France is known for having some of the strictest laws regarding marijuana consumption in Europe – while simultaneously maintaining one of the highest rates of cannabis usage in the EU. 

A group of French senators – coming from the Socialist, Green and centre-right Les Républicains parties – are trying to change those laws, and have come together to call for marijuana to be legalised in France.

The group of 31 co-signed a statement published in French newspaper, Le Monde, on Wednesday, August 10th.

In the statement, the senators promised to launch a ‘consultation process’ to submit a bill to legalise marijuana “in the coming months.”

The proposition was headed by Senator Gilbert-Luc Devinaz, a member of the Socialist Party, and gained support from the party’s leader, Patrick Kanner.

READ MORE: The long and winding road towards changing France’s cannabis laws

A report by the Assemblé Nationale, which was published in May 2021, estimated that nearly 18 million French people (more than 25 percent of the population) had already consumed marijuana, and that an additional 1.5 million consume it regularly.

This, coupled with the 2019 finding that nearly one in two French people (45 percent) said they were in favour of legalisation, according to a survey by the French Observatory of Drugs and Drug Addiction (OFDT), helped strengthen the senators’ position.

“Public opinion is ready, the legislature must act,” they wrote.

Their senators argue that legalising marijuana in France will allow the authorities to better protect French citizens, saying that legalising would not require “minimising the health impacts of cannabis consumption” but rather would allow regulation similar to “public policies for tobacco, alcohol or gambling.”

For the group of 31 senators, the benefits of legalisation would involve a better control over the “health quality of products consumed,” “curbing trafficking in disadvantaged areas,” developing large-scale prevention plans,” and finally the taxation of cannabis products and redirection of law enforcement resources. Decriminalisation – in their opinion – would not be sufficient as this would simply “deprive authorities the ability to act,” in contrast to legalisation.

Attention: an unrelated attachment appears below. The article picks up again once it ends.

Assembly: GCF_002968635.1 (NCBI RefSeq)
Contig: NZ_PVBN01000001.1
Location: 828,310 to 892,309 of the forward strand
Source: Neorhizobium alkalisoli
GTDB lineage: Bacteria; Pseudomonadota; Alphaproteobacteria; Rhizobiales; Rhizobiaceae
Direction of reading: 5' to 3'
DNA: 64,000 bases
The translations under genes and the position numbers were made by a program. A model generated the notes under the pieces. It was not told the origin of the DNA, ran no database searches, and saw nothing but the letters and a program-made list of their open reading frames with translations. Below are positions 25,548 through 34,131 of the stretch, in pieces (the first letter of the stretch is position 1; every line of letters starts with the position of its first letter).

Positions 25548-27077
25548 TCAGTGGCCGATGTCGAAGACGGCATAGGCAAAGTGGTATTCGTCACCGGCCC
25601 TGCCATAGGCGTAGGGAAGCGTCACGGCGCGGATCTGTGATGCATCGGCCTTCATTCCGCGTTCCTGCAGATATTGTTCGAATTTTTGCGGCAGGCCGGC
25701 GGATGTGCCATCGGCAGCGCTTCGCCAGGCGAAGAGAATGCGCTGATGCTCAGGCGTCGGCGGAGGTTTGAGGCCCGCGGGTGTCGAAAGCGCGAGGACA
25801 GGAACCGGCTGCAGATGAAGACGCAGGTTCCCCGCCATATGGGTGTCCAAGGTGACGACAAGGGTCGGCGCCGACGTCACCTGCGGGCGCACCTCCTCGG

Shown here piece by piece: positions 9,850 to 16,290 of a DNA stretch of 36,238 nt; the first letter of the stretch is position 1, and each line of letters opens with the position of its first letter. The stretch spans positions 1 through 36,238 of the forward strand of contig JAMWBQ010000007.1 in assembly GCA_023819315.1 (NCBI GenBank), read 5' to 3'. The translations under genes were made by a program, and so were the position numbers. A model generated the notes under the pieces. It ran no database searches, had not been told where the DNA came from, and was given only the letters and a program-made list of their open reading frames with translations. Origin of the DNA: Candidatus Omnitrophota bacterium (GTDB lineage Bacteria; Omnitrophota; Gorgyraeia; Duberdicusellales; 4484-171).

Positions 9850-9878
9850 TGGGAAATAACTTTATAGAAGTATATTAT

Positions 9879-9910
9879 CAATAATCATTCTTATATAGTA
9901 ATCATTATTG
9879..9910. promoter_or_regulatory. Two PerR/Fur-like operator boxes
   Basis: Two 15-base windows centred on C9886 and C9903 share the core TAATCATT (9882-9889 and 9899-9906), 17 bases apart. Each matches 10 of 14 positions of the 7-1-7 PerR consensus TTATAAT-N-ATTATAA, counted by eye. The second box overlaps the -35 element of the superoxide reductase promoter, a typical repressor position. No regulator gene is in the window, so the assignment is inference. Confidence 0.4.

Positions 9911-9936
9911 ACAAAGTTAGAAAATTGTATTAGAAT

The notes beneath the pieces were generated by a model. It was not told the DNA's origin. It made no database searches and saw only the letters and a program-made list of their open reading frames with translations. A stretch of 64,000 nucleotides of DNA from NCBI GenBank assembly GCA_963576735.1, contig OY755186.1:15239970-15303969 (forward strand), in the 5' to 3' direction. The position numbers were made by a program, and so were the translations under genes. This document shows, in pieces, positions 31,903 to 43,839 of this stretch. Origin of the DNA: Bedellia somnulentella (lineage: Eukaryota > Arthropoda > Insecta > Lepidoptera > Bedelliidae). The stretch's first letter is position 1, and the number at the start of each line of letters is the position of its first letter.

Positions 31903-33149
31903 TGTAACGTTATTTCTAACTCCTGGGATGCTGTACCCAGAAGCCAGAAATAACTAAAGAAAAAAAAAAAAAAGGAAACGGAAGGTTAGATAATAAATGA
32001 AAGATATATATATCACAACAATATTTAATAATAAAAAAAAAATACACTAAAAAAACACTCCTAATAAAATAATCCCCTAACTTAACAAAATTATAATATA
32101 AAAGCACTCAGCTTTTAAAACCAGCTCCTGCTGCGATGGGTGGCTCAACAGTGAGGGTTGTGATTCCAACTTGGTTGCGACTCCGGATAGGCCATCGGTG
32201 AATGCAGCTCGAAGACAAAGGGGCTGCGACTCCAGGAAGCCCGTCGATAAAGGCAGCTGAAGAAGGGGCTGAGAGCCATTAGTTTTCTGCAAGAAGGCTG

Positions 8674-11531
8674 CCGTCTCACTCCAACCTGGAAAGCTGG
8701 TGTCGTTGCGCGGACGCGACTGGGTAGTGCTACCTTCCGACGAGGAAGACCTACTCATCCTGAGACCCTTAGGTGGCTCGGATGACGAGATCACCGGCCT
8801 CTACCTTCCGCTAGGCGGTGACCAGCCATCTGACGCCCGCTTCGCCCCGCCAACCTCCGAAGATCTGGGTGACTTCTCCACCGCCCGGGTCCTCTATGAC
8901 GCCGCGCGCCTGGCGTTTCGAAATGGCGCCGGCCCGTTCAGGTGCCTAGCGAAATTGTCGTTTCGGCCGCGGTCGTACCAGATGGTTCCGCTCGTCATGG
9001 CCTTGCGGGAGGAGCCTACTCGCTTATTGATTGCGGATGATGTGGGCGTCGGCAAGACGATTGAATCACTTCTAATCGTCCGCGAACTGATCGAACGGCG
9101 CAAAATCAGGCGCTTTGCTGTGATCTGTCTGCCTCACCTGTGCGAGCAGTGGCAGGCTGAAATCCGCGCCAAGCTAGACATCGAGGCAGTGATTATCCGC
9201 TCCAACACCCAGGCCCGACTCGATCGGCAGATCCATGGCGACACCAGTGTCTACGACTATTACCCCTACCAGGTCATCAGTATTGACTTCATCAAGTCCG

READ MORE: Is France moving towards legalising cannabis for recreational purposes?

“In the long term, new tax revenues would be generated from the cannabis trade and from savings in the justice and police sectors”, which would make it possible to mobilize “significant resources for prevention as well as for rehabilitation and economic development,” wrote the senators.

In France, the conversation around cannabis has evolved in recent years – former Health Minister (and current government spokesman) Olivier Véran said to France Bleu in September 2021 that “countries that have gone towards legalisation have results better than those of France in the last ten years,” adding that he was interested in the potential therapeutic use of cannabis.

Currently, the drug is illegal in France. Previously, it fell under a 1970-law of illicit drug use, making it punishable with up to a year prison and an up to €3,750 fine.

However, in 2020, the government softened the penalties, making it possible for those caught consuming it to opt for an on-the-spot fine of €200.

There is also an ongoing trial involving 3,000 patients to test the impacts of medical marijuana usage, particularly with regard to pain relief.